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Facial recognition technology could be used to help find missing children and identify genetic disorders

Researchers at the University of Central Florida (UCF) have developed a facial recognition tool that they say can be used to quickly match photos of children with their biological parents, along with determining photos of missing children as they get older, as recently presented at the IEEE Computer Vision and Pattern Recognition conference in Columbus, Ohio.

Led by graduate student Afshin Dehghan, the UCF’s Center for Research in Computer Vision team initially launched the project using a database that holds more than 10,000 photos of celebrities, politicians and their children.

Dehghan told UCFToday his team is trying to determine whether the facial recognition tool could assess this data to objectively answer questions like “‘Do children resemble their parents?’ ‘Do children resemble one parent more than another?’ and ‘What parts of the face are more genetically inspired?'”.

The tool could help law enforcement and families find children who have been missing for a long time, said Ross Wolf, the associate dean in the college of health and public affairs and an associate professor of criminal justice at UCF.

Wolf adds that law enforcement is already using face recognition technology, however, the new technology developed by Dehghan`s team could potentially improve on its limitations by identifying the same facial features in photos over time.

As part of their research, Dehghan and his team are also looking at how factors like age and ethnicity can ultimately impact the resemblance of facial features.

Meanwhile, new facial recognition software developed by medical researchers and Professor Andrew Zisserman from Oxford University’s Department of Engineering Science could help doctors diagnose rare genetic disorders, according to a separate report by Independent.co.uk.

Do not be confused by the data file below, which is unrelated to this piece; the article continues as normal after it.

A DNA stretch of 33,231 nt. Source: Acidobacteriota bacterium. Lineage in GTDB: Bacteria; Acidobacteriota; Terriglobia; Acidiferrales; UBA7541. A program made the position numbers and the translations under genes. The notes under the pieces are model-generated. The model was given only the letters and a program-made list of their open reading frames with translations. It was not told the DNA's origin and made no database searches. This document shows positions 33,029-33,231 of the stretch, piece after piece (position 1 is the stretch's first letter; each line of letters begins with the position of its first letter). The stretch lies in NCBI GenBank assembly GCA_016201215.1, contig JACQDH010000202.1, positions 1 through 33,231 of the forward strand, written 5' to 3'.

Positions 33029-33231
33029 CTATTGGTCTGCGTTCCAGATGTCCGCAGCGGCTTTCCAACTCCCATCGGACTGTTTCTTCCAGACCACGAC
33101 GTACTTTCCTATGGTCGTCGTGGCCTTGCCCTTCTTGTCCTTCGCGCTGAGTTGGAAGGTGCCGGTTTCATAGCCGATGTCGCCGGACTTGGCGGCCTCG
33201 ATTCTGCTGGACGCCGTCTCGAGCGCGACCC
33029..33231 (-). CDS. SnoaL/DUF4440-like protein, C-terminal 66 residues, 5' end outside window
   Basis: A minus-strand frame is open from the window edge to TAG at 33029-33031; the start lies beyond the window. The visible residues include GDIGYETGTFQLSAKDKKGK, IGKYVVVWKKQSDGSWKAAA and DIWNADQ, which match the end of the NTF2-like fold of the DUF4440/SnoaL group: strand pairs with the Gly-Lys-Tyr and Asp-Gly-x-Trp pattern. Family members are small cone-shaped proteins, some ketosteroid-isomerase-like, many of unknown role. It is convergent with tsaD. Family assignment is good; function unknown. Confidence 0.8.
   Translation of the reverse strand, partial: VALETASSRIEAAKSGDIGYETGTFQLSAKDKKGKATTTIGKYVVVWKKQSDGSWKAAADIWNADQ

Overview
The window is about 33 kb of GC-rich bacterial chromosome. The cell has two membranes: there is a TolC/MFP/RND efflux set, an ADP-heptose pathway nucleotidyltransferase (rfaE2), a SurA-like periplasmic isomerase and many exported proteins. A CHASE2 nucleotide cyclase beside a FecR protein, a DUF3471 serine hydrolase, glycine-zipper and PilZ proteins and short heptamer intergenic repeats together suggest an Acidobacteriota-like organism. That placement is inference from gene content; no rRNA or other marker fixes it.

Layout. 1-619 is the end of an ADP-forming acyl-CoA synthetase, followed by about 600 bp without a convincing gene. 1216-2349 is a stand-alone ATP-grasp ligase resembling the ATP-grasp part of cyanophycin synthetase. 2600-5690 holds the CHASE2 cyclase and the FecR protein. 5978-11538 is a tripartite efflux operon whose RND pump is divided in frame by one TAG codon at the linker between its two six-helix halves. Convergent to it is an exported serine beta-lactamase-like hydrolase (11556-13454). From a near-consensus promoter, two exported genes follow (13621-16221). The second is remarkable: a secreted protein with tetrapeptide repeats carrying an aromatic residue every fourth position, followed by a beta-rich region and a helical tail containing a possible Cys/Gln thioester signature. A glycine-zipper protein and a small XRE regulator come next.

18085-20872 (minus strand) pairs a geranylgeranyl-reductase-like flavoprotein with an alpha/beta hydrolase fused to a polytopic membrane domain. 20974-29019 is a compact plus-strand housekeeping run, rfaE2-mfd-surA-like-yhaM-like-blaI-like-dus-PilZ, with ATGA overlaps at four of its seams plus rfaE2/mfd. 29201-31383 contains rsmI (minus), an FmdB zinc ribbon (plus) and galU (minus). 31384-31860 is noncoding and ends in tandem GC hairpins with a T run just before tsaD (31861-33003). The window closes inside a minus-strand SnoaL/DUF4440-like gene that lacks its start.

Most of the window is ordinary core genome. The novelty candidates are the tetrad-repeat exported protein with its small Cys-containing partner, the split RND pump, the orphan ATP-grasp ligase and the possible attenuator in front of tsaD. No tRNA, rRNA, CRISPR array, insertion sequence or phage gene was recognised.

The new software, which is similar to technology used in new handheld cameras, is based on the analysis of thousands of images of previously diagnosed patients.

As a result, the software effectively “learns” what the essential and non-essential facial features are in terms of making a diagnosis.

The tool will also be able to match images of patients with unknown disorders who possess similar facial features and skull structures in a separate group, which could in turn help doctors to identify new disorders, as well as the DNA variations that cause these disorders.

By using advanced computer vision technology, the software will “learn” from a deposit of 3,000 patient photographs taken from public and clinical databases.

Dr Christoffer Nellaker, of the Medical Research Foundation’s Functional Genomics Unit at Oxford, said the technology`s ability to diagnose a rare genetic disorder is a crucial advancement for doctors and patients.

He added that in the future a doctor would be able to take a photo of a patient using a smartphone and run the computer analysis to rapidly determine what kind of genetic disorder he or she may have.

As mentioned in a recent guest post on BiometricUpdate.com, facial recognition technology has seen a recent backlash in the news with numerous wormhole-like theories emerging that the technology leads to mass surveillance, the destruction of anonymity, and changing the way people behave in public.

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